Killers of Serb youths in Kosovo can't be found, 15 years on
This Monday marks 15 years since unknown persons opened fire from automatic weapons on a group of Serb youths in Kosovo.Source: B92, Tanjug
They were spending a summer day on the banks of the Bistrica River, near their homes in the Serb enclave of Gorazdevac - a village in the western part of Kosovo.
19-year-old Ivan Jovovic, and 12-year-old Pantelija Dakic were killed in the attack.
This crime that remains unsolved to this day - and that ranks among the four gravest acts of violence committed against Serb civilians in Kosovo since the arrival of international forces in the province after 1999 - also left 20-year-old Djordje Ugrenovic, 14-year-old Bogdan Bukumirovic, 12-year-old Marko Bogdanovic, and 13-year-old Dragana Srbljak seriously injured.
"Any kind of normalization between Serbs and Albanians and Belgrade and Pristina cannot be built on forgetting the mass and organized crimes committed by members of the so-called KLA ('Kosovo Liberation Army'), and without truth and justice for the numerous Serb victims in Kosovo and Metohija," the Serb Coordination said in a press release issued on the anniversary of the crime - referring to the KLA - a now disbanded ethnic Albanian armed formation which Serbia considers to be a terrorist organization.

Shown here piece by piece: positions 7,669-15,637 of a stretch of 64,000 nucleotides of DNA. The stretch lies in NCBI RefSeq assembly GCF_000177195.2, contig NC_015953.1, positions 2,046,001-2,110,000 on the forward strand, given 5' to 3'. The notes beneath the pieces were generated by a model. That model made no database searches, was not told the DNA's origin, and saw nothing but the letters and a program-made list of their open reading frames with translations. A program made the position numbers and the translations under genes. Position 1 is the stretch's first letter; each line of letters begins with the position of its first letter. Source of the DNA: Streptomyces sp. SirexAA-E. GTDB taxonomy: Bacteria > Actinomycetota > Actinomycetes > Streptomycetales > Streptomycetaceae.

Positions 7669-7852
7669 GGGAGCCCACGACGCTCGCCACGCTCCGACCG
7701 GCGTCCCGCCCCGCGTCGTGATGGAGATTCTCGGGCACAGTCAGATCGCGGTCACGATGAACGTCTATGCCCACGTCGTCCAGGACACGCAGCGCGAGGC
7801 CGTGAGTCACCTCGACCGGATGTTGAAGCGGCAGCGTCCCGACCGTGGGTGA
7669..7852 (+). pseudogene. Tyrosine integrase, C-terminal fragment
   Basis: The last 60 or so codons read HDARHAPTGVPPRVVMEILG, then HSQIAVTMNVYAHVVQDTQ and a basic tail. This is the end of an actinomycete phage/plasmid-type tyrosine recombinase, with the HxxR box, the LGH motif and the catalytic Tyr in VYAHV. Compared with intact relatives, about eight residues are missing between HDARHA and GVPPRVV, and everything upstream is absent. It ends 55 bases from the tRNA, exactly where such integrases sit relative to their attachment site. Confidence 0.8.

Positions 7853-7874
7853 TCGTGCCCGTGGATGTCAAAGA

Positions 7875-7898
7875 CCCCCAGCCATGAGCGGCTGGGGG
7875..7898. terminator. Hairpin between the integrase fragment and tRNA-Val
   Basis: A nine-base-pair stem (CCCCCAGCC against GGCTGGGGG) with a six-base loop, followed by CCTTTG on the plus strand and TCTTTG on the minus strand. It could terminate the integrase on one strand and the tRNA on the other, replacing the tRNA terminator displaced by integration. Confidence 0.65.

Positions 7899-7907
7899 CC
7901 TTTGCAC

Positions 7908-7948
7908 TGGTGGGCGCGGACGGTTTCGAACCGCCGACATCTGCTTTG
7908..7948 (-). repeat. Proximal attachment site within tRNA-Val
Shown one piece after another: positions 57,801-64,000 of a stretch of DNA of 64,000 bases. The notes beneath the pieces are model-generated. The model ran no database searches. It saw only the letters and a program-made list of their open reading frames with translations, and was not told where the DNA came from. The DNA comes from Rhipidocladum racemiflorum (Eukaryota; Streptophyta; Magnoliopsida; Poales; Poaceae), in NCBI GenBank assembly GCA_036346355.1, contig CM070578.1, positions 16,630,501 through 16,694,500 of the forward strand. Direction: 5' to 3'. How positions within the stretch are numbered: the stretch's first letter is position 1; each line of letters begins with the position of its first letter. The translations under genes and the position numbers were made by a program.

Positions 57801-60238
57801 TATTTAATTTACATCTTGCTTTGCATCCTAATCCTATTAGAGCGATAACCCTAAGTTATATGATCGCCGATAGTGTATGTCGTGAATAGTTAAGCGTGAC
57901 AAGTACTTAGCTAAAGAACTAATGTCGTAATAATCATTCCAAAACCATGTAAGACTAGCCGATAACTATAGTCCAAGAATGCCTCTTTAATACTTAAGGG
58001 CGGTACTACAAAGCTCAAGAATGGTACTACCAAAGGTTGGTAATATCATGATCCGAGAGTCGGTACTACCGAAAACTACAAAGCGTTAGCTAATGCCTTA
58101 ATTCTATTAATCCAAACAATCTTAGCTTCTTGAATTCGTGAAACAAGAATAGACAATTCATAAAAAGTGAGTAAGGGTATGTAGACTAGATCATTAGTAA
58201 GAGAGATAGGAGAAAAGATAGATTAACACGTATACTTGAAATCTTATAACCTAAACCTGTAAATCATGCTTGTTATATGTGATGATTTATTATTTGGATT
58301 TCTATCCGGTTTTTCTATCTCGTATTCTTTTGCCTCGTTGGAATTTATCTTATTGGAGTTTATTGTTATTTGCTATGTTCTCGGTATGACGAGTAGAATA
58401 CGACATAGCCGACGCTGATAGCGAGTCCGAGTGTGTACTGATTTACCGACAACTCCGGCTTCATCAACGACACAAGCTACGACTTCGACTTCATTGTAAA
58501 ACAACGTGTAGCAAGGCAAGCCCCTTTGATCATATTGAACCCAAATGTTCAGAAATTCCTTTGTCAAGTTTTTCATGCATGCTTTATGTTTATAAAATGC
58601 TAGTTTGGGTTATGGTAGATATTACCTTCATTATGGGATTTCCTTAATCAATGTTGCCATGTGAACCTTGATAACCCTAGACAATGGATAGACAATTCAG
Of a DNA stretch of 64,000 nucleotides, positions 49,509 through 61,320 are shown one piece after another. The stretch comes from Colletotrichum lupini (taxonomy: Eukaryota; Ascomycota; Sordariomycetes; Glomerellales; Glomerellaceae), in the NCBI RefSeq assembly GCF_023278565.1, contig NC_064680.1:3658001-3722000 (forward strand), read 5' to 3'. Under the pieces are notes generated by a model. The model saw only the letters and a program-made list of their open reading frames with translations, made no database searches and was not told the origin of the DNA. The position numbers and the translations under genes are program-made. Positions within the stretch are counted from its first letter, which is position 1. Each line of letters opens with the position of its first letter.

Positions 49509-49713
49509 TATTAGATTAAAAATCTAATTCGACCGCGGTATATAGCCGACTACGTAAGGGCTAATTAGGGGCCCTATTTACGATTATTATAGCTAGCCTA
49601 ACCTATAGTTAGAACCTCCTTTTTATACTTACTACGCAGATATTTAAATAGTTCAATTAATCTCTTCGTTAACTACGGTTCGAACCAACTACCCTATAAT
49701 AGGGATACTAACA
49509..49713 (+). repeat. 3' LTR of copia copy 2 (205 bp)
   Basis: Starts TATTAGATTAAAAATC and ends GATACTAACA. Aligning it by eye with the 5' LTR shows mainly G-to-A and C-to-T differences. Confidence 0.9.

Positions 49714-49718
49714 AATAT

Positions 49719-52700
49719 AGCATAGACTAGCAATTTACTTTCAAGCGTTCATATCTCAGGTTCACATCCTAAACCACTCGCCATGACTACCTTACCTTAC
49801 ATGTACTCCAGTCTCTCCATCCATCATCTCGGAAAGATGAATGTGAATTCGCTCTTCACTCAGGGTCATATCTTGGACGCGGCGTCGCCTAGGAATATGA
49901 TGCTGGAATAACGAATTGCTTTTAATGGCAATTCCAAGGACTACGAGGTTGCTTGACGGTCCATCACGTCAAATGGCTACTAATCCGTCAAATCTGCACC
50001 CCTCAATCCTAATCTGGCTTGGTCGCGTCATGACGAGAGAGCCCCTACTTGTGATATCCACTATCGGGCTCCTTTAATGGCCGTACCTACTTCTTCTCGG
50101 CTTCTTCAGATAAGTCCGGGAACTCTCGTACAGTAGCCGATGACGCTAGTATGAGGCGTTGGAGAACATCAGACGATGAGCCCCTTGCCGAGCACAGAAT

The Serb Coordination added that in the intervening 15 years since the Gorazdevac massacre, nobody has been brought to justice - while an EULEX (EU rule of law mission in Kosovo) prosecutor said in 2010 that the investigation had been halted "due to lack of evidence."
"This has perpetuated the anti-civilizational practice of impunity for the crimes committed against Serbs in Kosovo, with no prospect of it changing it for the foreseeable future," said the Serb Coordination, which gathers Serb associations representing the families of the murdered, killed, and missing Serbs from the 1990s wars in the former Yugoslavia.
The organization also publicly called on "international factors" in Kosovo, and Serbia's authorities, to do all they can to bring to justice the perpetrators of this, and all other crimes committed against Serbs in Kosovo.
The anniversary of the crime, meanwhile, will be marked in Belgrade, and in Gorazdevac.
In 2001, EULEX halted its investigation - during which the police interviewed 75 witnesses and searched 100 houses - due to lack of evidence.
The parents of Ivan Jovovic and Pantelija Dakic have been expressing their disappointment each year by fact the killers of their children had not been found - adding that this was the case despite the perpetrators' names being in fact "known."
The killers remain free to this day despite the head of the UN mission in Kosovo (UNMIK) police promising at the time to "leave no stone unturned" in a bid to find them.
UNMIK offering a one-million-euro money reward did not help, either.
In the wake of the attack, the UN Security Council held an urgent session.
The Gorazdevac massacre ranks among the most serious crimes committed against Serb civilians in Kosovo after the 1999 war.
Other incidents include the killing of 14 Serb farmers in Staro Gracko, the murder of the three-member Stolic family in Obilic, a town near Pristina, and the attack on a Nis Express bus near Podujevo, that killed 12 Serb passengers who were on their way to visit the graves of their loved ones on an Orthodox Christian holiday.